Sunday, October 26, 2014

The Rebirth of the Charles Ives House

by Michael Accinno

Preservationists rush to save Charles Ives’s endangered Connecticut house.

Over the past two years, the familiar rallying cry that has surrounded the sale of Charles Ives’s residence in Redding has given way to a happy resolution of sorts. The new owners have pledged to safeguard the house owing to its historic significance; In an equally exciting development, the Academy of Arts and Letters opened Ives’s Redding studio as a permanent exhibition at its headquarters in New York City (NY Times review HERE). Scholars, preservationists, and music lovers should congratulate themselves for their vigorous (and successful) public advocacy on behalf of Ives and his music. But they would do well to remember there was—and still is—another embattled Charles Ives house in dire need of preservation.




I’m talking about the Charles Ives birthplace in Danbury, owned and maintained by the Danbury Museum and Historical Society. On a recent autumn day, with expectations tempered, I drove up bucolic, tree-lined Route 7 in Connecticut to visit the house. Marked with a faded sign, it is easy to miss—I drove by at least three times before finally pulling into the empty driveway. The interior of the house has been closed for several years (author’s email to the Danbury Museum, June 22, 2011; In 2012, the blog Connecticut Museum Quest described the museum as “defunct”) and from the looks of it, the exterior of the house has not fared much better. The white paint is cracked and fading; the shutters are dilapidated; a large section of its deteriorating roof is covered by a blue tarp. Despite this litany of problems, there are signs of change in the wind. Several museum-quality posters have been installed around the perimeter, giving visitors a brief biography of Ives’s life and descriptions of his music (but oughtn't visitors also hear Ives’s music?). The house also connects to the Charles Ives Nature Trail, a twenty-mile path meandering through several towns in Fairfield County. But I left the property—added to the National Register of Historic Places in 1976—far from certain of a happy outcome.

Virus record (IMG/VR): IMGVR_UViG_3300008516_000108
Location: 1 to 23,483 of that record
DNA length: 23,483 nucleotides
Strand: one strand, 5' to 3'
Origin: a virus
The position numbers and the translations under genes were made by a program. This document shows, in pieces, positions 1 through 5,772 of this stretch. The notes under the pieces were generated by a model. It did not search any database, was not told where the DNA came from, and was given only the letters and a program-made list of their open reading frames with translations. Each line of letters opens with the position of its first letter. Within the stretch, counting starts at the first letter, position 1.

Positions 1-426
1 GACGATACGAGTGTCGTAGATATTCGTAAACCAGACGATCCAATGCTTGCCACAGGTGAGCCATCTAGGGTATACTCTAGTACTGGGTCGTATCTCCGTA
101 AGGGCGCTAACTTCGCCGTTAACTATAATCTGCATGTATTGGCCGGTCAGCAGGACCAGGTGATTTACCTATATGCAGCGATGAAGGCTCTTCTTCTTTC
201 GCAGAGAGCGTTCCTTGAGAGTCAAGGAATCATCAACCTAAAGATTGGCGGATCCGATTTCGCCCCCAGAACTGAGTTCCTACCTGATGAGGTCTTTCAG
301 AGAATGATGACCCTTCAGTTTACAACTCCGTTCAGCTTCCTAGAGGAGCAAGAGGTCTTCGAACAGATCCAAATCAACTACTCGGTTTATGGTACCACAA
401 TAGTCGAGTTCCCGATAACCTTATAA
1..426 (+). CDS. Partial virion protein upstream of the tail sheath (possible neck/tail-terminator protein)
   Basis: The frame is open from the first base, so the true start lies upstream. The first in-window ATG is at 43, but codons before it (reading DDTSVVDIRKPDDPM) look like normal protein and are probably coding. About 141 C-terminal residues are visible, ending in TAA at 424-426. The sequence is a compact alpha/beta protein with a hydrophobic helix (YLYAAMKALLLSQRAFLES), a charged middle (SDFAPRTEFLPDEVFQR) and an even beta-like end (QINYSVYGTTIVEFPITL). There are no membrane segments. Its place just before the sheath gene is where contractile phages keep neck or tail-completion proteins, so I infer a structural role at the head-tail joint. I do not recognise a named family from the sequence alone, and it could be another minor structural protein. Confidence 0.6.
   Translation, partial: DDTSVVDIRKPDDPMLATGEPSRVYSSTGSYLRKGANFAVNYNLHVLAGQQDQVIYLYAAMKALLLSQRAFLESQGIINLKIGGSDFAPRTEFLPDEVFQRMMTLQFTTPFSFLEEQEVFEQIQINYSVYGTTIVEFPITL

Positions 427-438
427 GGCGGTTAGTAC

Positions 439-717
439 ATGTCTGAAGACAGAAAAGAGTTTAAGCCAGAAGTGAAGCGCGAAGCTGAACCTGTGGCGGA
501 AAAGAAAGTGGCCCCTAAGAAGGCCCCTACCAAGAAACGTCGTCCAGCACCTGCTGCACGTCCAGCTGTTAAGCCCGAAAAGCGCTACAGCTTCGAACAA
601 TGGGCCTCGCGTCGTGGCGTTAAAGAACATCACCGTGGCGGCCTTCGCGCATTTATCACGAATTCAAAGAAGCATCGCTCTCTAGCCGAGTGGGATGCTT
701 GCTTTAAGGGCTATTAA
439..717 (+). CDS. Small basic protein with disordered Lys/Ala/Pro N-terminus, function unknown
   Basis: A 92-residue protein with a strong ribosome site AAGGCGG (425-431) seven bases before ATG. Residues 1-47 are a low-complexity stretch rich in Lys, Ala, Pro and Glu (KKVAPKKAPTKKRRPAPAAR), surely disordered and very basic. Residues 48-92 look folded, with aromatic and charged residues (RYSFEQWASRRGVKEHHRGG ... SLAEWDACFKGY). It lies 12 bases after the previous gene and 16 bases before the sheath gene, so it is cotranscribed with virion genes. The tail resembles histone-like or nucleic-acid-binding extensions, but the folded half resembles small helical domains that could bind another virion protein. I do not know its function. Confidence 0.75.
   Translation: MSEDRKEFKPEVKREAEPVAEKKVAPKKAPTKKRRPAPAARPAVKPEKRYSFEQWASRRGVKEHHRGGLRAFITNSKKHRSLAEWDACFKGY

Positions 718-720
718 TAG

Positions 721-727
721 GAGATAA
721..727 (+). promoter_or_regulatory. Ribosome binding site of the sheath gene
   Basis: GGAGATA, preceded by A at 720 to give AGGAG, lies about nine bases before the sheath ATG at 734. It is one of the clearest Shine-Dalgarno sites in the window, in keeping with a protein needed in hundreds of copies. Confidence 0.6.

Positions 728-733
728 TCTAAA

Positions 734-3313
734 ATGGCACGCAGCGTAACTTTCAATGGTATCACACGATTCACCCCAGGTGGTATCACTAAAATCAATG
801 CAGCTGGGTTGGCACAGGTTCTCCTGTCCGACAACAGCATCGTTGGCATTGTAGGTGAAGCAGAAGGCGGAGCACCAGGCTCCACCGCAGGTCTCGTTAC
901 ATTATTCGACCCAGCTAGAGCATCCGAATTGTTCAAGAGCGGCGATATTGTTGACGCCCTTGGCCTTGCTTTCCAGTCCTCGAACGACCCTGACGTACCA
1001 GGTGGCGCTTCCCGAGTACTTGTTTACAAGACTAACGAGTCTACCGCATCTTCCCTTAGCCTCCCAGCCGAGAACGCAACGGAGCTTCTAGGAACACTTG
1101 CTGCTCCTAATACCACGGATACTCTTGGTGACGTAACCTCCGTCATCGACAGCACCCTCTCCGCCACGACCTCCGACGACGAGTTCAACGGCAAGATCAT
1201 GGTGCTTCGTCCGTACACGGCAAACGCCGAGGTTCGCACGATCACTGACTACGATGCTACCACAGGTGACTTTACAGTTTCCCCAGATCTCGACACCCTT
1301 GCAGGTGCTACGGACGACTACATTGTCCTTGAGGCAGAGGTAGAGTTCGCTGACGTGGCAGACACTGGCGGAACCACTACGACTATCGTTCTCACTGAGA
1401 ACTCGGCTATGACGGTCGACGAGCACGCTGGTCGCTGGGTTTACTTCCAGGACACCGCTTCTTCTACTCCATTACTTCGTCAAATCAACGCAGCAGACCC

Ives himself struggled to reconcile his visits to Danbury with the memories of his childhood. In Vivian Perlis’s Charles Ives Remembered: An Oral History (University of Illinois Press, 2002), his nephew Bigelow Ives says:
I remember very late in his life . . . Uncle Charlie spent the night there and wandered through the old house and spoke very feelingly about the north parlor, and recalled how changed it all was. I went out walking with him late that evening, and we went up as far as the Civil War monument in the City Hall Square. That was only about half a block from the old house. He actually moaned aloud when he got up there and saw how it had all changed from his recollection of it. There were no longer any elms, and there were strange new buildings not very compatible with his vision of the old town. He leaned up against a sandbox which was on the corner by the curb, and he buried his hands and moaned. “I’m going back,” he said, “You can’t recall the past.” And he turned around and went back to the old house and said he was sorry he had gone out at all. From that I had an inkling of how deep his love was for a bygone way of life that he apparently had nurtured ever since having left Danbury as a boy (pp. 81-82).
Reviving Ives’s “old house” is an expensive proposition, but saving such a vital connection to the past is surely an undertaking worth the financial and emotional investment. So it is good to know that a plan to rehabilitate the Charles Ives House is currently being formulated by the Danbury Museum and Historical Society. Through an announcement on its website, the Society has announced its intention to “begin the process of making the Charles Ives Birthplace whole again.” Please take a minute to preserve Charles Ives’s other embattled house by sending a letter of support for the project to info@danburymuseum.org. Paypal donations are currently being accepted through the Society’s website.


Michael Accinno is the outgoing assistant editor of Musicology Now.

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